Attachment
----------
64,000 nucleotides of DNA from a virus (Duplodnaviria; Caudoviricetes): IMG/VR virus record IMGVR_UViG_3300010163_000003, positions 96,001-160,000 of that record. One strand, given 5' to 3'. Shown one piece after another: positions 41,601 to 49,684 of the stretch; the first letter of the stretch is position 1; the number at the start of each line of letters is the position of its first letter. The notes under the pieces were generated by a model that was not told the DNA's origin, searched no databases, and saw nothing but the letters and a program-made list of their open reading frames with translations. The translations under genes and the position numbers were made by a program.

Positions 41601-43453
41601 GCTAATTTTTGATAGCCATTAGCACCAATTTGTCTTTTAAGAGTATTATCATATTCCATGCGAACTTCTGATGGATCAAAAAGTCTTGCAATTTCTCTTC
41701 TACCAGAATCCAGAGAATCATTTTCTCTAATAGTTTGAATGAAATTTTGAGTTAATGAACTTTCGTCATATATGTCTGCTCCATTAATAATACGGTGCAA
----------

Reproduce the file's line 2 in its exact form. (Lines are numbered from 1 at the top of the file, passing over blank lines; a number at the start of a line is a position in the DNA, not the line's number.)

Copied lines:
Positions 41601-43453